(ATHENS, Ohio — Sept. 30, 2015) One of the world’s most prestigious
universities has bestowed an honorary doctoral degree in medicine on
John Kopchick, Ph.D., Distinguished Professor of Molecular Biology
and Goll-Ohio Eminent Scholar in the Department of Biomedical
Sciences at the Heritage College of Osteopathic Medicine and at the
Edison Biotechnology Institute at Ohio University.
of the world’s top experts on growth hormone and associated growth
factors, is one of four researchers who received honorary Ph.D.s
from Aarhus University in Denmark on Sept. 9. Though Kopchick has
received honorary degrees from other universities, he said he was
still deeply honored to be recognized by Aarhus, which is counted
among the top 100 universities in the world in a number of
“Getting this award was a big, big honor,” Kopchick said, and one
that was enhanced by his long, friendly and productive collaboration
with Aarhus scientists and students.
Kopchick’s connection to Aarhus dates from the mid-1990s and
includes important collaborations with researchers Jens Otto
Jorgensen and Jens Sandahl Christiansen, both clinical professors at
the Aarhus Department of Endocrinology and Diabetes.
In 1989, Kopchick developed the first-ever specific growth
hormone antagonist, which became the basis of a drug now prescribed
under the name Somavert to treat acromegaly or gigantism. Kopchick
noted that Christiansen and Jorgensen were among the first
scientists who conducted the human clinical trials of the drug.
Kopchick said he has been involved in multiple research
collaborations with Jorgensen and Christiansen as well as other
scientists and students from Aarhus, focused on “trying to
understand the mechanisms by which growth hormone works”. To date,
the collaboration has resulted in nine jointly published papers,
three patents and a grant from the World Anti-Doping Agency (WADA).
As part of this ongoing partnership, Aarhus and Ohio University have
shared student and faculty researchers back and forth.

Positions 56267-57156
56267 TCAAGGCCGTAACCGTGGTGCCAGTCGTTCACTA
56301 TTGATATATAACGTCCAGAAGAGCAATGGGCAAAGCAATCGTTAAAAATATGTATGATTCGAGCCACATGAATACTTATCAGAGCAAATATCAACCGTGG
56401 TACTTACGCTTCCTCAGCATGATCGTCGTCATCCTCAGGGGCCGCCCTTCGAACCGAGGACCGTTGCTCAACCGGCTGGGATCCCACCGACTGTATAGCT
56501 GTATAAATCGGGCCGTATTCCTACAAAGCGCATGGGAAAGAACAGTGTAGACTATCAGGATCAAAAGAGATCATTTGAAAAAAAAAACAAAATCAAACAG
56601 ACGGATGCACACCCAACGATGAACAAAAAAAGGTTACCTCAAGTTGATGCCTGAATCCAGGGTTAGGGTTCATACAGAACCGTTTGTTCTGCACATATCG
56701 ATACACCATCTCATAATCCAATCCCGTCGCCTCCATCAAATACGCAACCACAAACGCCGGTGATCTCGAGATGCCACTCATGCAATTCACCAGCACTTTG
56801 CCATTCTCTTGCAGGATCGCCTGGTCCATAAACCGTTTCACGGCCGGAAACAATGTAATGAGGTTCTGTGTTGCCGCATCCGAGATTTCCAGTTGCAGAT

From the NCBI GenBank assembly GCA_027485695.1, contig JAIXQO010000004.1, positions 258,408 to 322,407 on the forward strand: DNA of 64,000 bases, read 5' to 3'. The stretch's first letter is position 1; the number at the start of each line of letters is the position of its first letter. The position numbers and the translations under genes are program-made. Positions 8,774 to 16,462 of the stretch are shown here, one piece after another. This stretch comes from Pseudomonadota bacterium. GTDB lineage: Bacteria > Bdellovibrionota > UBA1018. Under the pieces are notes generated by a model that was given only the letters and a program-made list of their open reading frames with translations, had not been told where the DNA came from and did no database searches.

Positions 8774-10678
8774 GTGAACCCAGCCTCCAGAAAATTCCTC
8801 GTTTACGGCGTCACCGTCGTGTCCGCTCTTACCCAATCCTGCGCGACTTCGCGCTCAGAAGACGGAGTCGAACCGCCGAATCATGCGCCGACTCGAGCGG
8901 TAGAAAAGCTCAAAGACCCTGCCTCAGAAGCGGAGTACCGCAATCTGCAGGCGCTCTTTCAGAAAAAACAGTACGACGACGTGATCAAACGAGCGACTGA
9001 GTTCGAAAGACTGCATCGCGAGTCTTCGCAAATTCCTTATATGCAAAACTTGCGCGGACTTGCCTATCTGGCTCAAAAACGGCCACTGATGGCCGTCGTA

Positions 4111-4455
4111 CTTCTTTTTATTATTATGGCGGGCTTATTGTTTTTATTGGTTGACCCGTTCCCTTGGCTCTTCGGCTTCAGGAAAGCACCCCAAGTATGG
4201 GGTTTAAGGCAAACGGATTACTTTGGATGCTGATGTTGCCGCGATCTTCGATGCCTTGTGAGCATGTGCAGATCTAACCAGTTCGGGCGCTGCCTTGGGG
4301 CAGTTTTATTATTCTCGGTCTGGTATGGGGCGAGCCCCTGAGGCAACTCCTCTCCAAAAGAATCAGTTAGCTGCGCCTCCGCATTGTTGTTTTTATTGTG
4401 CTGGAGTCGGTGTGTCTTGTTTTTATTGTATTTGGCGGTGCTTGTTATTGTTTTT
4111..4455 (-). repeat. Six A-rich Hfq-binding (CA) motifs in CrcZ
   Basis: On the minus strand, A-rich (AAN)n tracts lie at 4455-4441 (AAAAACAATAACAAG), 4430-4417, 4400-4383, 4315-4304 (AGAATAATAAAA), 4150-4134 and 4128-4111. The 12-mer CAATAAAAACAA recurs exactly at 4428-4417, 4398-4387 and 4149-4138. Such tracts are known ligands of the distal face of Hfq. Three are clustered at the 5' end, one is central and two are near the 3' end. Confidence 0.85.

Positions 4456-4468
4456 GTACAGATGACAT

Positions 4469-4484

Heritage College Executive Dean Kenneth H. Johnson, D.O., called
Kopchick a marvelous asset to the institution. “John’s work has
brought so much prestige to the college and for the best reasons –
it not only expands our knowledge, but its clinical applications
have had a huge positive impact on patients,” Johnson said. “He’s
truly a world-class researcher, and it’s great to see that being
recognized by an institution as esteemed as Aarhus University.”
Darlene Berryman, Ph.D., R.D., L.D., who serves as executive
director of The Diabetes Institute at Ohio University and holds a
joint appointment at the Heritage College and the College of Health
Sciences and Professions, has worked with Kopchick for 14 years. She
calls him a valued mentor, whose support has been invaluable in
helping her to develop her own research interests at the college.
Berryman has described Kopchick as “the ultimate ambassador for
Ohio University and its various initiatives,” who “instills his
contagious enthusiasm in all scientists, whether at the beginning of
their career or beyond, to make a difference for the greater good.”
Kopchick has published 292 peer-reviewed articles in
internationally recognized journals and holds 35 patents. In 2012,
he was named distinguished professor at Ohio University. He also has
served as president of the Growth Hormone Research Society, an
international body with over 400 members from more than 30
Kopchick earned a B.Sc. in biology in 1972 from Indiana
University of Pennsylvania, followed by an M.Sc. in 1975 from the
same institution, and a Ph.D. in 1980 in virology and biomedical
sciences from the Graduate School of Biomedical Sciences, University
of Texas System Cancer Center, M.D. Anderson Hospital and Tumor
In addition to serving as Goll-Ohio Professor of Molecular and
Cellular Biology, Kopchick directs the Growth, Diabetes and Obesity
Section of the Edison Biotechnology Institute, Konneker Research
Laboratories, at Ohio University.
In 2014, he and his wife Char Kopchick, assistant dean of
students for campus involvement at Ohio University, committed $2
million in support of academic programs as part of the university’s
The Promise Lives Campaign – a contribution that put the
Campaign over its $450 million fundraising goal.
A short video on Kopchick’s recognition by Aarhus University can
be viewed at
The Ohio University Heritage College of Osteopathic Medicine is a
leader in training dedicated primary care physicians who are
prepared to address the most pervasive medical needs in the state
and the nation. Approximately 50 percent of Heritage College alumni
practice in primary care and nearly 60 percent practice in Ohio.
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